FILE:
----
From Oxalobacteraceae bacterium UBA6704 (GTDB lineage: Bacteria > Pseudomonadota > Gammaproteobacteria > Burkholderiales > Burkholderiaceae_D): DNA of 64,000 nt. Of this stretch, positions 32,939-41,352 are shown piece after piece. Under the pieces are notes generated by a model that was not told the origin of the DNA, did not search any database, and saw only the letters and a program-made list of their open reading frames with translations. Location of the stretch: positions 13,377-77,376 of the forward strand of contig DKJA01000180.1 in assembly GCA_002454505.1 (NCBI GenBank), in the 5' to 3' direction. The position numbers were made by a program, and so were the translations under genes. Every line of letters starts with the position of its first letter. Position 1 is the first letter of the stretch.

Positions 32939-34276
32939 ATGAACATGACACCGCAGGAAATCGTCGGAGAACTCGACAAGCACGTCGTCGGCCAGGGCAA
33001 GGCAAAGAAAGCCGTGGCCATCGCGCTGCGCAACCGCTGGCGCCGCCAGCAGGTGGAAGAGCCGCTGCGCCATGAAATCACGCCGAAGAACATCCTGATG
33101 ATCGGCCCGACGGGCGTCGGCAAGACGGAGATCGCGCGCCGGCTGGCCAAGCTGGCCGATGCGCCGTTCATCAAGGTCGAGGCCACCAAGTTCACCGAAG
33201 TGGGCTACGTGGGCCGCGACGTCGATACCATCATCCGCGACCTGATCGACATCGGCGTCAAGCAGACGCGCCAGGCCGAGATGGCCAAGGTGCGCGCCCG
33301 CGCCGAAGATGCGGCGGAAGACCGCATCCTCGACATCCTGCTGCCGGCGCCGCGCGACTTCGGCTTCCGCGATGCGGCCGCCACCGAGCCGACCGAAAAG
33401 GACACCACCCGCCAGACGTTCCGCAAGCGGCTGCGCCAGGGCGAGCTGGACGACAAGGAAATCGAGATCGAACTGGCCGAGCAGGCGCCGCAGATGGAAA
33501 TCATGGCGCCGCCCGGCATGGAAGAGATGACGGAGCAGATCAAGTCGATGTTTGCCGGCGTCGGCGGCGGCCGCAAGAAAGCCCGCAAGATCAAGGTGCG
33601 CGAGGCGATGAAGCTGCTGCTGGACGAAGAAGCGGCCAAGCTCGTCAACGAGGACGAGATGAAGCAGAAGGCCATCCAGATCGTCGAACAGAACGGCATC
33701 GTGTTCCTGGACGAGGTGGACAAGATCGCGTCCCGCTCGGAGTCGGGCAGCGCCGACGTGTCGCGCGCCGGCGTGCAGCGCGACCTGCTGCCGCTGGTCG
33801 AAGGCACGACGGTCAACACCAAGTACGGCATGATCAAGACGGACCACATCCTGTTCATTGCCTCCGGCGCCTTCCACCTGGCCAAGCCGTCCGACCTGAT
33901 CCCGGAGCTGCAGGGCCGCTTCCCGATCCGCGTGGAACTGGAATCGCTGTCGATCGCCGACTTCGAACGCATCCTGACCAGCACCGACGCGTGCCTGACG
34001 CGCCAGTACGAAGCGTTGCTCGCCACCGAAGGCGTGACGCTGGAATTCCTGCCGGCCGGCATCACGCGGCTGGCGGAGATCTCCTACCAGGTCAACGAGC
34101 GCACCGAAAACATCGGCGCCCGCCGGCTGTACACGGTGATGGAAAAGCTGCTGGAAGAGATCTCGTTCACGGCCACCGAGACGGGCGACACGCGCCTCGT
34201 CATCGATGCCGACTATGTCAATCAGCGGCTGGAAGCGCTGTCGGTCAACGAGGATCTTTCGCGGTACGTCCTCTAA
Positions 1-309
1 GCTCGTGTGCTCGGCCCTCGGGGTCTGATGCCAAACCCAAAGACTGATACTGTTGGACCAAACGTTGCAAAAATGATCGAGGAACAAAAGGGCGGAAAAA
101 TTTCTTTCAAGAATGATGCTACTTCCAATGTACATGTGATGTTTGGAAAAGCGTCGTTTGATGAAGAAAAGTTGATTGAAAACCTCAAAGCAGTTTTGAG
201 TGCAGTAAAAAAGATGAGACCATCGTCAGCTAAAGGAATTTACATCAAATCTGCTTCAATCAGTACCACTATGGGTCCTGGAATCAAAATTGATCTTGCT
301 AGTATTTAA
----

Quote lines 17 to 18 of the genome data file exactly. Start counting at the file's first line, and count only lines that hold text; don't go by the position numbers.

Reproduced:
Positions 1-309
1 GCTCGTGTGCTCGGCCCTCGGGGTCTGATGCCAAACCCAAAGACTGATACTGTTGGACCAAACGTTGCAAAAATGATCGAGGAACAAAAGGGCGGAAAAA